The right of patients to undergo predictive genetic testing, even when this may reveal information about other family members who may not wish to have testing, is an established one, albeit this has not always been the case . However, the accepted ethical convention is for the geneticist or genetic counsellor to discuss the implications of this with the proband or patient, and in many cases, this proves to be accepted. Testing of the intervening relative (person in the family tree in between the relative who is known to carry the pathogenic gene variant and the person presenting) has advantages of avoiding inadvertent disclosure of carrier status by revealing that a relative is an obligate carrier; it refines the risk for the original patient and may avoid the need for testing if the intervening relative tests negative. However, this approach is not possible in all cases.
The ethical implications are particularly challenging when dealing with identical twins since, by definition, the testing of one twin reveals the status of the other. However, even if neither twin undergoes testing, if one develops the familial disease under consideration, the risks to the other are likely to be clarified in any event. Albeit there is always the possibility, especially in the case of commoner cancers such as breast cancer, that the diagnosis might be coincidental. A case of twin testing was reported in South Africa, where zygosity testing was suggested to clarify the probability of the twins being identical before a predictive test for Huntington disease . However, the twin who did not wish to be tested declined zygosity testing and predictive testing went ahead for the other twin despite concerns being raised by the team looking after the twin who did not wish to be tested.
Ethical issues are often discussed using the four pillars mentioned above, that is ‘autonomy’, ‘beneficence’ and ‘non-maleficence’ and ‘justice’. However, when considering the rights of more than one individual to be tested, or not, clearly these pillars may stand in direct opposition to one another.
The principle of autonomy would infer that Clara has the right to be tested, and that Sarah has the right not to be tested. The principle of beneficence suggests that testing Clara is the right course, but that not forcing, or risking disclosure to Sarah of Clara’s test results is also right. Non-maleficence in Sarah’s case would infer avoiding risking the trauma of learning an unwanted test result, whereas in Clara’s case it would infer allowing her to control this aspect of her life and medical treatment. So that, no matter which course is chosen, it will inevitably prioritise the rights of one twin over those of the other.
Some of these conflicts of ethical principle can be avoided if the family member who would wish to decline testing remains unaware of the result. However, there are significant practical problems in maintaining this, particularly if family members are emotionally or geographically close. In Clara’s case, even if Clara did not inform Sarah of her result, it is likely that Sarah might become aware of it, should Clara be found to have the pathogenic variant and choose to proceed along the route of prophylactic surgery.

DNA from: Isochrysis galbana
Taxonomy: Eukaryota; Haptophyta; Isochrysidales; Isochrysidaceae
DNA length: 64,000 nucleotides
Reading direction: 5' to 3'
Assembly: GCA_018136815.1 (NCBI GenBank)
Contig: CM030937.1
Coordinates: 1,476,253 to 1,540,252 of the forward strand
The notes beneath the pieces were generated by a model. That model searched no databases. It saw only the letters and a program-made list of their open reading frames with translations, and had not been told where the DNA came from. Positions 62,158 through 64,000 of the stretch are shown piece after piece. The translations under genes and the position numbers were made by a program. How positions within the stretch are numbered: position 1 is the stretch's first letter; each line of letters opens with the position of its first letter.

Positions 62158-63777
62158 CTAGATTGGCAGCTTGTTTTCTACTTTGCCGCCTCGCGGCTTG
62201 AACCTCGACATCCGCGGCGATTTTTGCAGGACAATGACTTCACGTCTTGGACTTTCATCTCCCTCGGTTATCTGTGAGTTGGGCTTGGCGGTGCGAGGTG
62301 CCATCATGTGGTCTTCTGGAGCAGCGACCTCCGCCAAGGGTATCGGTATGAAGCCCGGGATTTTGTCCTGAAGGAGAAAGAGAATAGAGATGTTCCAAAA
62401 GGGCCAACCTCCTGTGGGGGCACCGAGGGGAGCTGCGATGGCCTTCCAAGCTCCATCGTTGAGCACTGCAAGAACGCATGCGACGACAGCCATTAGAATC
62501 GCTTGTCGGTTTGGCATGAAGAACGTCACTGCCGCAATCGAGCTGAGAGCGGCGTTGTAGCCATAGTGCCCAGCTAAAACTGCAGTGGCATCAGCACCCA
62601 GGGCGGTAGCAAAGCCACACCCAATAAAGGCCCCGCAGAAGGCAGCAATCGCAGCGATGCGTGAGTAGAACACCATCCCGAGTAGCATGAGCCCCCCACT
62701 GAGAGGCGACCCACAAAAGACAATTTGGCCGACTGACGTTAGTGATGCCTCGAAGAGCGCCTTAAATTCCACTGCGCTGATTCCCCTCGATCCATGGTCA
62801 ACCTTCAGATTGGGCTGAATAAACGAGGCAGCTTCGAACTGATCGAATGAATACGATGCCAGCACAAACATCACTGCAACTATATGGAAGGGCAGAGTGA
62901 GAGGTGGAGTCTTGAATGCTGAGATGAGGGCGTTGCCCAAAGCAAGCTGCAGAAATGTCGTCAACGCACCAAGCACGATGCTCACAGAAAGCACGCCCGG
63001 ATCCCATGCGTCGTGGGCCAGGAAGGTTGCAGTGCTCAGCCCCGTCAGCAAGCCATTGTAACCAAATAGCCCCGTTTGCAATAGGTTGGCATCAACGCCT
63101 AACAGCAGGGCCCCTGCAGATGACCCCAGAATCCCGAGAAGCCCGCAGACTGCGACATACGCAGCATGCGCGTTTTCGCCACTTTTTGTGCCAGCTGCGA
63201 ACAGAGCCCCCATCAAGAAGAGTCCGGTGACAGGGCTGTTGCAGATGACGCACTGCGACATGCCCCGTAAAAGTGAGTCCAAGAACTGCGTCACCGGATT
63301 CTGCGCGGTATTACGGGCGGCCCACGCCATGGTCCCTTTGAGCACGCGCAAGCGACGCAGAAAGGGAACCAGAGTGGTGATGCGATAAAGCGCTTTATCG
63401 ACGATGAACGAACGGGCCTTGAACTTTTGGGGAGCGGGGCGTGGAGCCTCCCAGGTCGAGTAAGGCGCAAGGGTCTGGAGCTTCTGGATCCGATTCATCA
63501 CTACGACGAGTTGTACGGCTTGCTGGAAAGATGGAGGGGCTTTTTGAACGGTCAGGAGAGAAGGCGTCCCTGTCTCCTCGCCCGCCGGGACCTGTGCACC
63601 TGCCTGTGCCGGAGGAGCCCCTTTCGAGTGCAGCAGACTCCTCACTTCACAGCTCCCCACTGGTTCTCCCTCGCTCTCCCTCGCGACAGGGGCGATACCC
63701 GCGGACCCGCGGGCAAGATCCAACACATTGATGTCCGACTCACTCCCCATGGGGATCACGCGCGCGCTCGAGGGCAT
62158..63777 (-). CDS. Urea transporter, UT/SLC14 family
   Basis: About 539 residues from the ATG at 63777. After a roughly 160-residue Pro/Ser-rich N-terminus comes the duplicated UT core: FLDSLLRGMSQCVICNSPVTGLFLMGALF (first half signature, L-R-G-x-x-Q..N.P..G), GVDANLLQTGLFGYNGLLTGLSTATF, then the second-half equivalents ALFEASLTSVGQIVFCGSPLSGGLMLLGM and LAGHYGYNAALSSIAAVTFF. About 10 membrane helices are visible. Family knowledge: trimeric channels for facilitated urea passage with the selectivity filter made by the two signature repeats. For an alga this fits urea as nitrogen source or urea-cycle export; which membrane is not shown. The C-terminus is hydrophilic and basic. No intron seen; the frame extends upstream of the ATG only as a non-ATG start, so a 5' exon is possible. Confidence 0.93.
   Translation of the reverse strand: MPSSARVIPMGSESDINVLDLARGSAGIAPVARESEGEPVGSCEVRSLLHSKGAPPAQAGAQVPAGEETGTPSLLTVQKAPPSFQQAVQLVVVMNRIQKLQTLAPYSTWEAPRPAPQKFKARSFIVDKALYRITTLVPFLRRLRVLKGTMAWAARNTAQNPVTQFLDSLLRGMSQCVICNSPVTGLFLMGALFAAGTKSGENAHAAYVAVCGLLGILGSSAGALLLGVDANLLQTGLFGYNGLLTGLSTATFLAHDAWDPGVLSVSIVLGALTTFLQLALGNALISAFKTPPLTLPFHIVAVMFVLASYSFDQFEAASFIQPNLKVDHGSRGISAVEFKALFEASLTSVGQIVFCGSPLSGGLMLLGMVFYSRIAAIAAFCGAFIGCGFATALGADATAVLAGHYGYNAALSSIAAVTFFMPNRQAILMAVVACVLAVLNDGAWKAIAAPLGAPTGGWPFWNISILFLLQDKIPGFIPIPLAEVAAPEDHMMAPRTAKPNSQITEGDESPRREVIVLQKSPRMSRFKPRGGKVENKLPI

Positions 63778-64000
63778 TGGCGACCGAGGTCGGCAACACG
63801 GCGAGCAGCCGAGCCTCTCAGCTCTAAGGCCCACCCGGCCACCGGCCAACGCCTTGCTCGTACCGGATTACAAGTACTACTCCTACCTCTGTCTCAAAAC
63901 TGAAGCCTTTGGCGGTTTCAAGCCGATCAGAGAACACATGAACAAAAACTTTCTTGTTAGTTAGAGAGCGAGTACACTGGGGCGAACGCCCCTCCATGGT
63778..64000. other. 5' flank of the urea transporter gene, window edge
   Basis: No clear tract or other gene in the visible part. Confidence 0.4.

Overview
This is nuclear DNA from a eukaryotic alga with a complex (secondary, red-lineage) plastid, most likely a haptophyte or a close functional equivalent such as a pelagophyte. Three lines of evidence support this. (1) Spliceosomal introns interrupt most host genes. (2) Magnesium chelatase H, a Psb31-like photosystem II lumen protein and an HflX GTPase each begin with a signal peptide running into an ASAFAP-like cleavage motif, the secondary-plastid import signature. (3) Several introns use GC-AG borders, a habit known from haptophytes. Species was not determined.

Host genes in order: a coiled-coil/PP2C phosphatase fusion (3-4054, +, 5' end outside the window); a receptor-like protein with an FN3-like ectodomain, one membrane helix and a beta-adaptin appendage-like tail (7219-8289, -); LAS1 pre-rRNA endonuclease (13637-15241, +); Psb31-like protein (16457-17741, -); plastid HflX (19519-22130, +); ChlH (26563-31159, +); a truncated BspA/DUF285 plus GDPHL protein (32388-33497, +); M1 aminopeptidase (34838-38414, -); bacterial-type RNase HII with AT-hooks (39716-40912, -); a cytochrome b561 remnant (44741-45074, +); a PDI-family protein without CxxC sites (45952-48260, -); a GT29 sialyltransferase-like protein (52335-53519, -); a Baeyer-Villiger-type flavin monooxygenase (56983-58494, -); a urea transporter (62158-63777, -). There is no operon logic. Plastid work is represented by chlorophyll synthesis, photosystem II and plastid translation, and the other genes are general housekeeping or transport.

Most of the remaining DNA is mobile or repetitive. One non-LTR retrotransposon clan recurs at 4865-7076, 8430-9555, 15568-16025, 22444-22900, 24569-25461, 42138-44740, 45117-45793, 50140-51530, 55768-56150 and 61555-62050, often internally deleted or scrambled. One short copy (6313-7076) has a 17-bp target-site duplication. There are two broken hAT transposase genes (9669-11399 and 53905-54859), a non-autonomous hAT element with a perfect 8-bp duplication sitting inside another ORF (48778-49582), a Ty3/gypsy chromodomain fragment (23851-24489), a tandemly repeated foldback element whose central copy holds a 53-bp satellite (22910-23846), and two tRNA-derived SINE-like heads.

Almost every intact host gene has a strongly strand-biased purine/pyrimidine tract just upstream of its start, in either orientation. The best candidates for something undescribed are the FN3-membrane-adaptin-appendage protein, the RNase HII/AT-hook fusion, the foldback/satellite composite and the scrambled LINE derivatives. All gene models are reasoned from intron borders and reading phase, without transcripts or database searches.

The second case also raises issues of information sharing amongst families. In this case, however, the at-risk family members are unaware of the risk in play and cannot be consulted as to their opinions (without disclosure occurring). In addition, the causative mutation has not been identified in the proband, which may limit the ability to offer genetic testing to other family members in the event that they were to become aware of the risks. Furthermore, although unlikely in the context of the family history, it is also possible that the loss of MSH2 and MSH6 has occurred as an acquired (somatic) event rather than inherited, and that other family members are not at risk.
Discussions about information-sharing form an essential part of the clinical genetics consultation and, in general, family members are happy to inform family members of any emergent risk. Indeed, gaining information for the benefit of relatives is an important motivator for many people in seeking genetic testing, although the process of informing the family can then still be difficult [7, 8]. Despite this, there is evidence that relevant information about genetic risk may well not be passed on to family members, even when patients appear willing to share it. And, in some cases, the significance of the information may not be understood by family members even when that information appears to have been passed on by the proband .
The recent guidance from the Joint Committee for Genomic Medicine states that, where consent to inform relatives has been explicitly withheld, “it may be justified to break confidence where the avoidance of harm by the disclosure outweighs the patient’s claim to confidentiality” . This will involve weighing up the often competing ethical principles discussed above. Respecting the patient’s right to confidentiality may be consistent with the principles of beneficence, non-maleficence and autonomy as far as the patient is concerned, whereas failure to breach may result in harm to the relative (contravening the principle of non-maleficence). It may also deny the relative the right to potentially life-saving medical treatment and the chance to make decisions about their own health, breaching the principles of both beneficence and autonomy.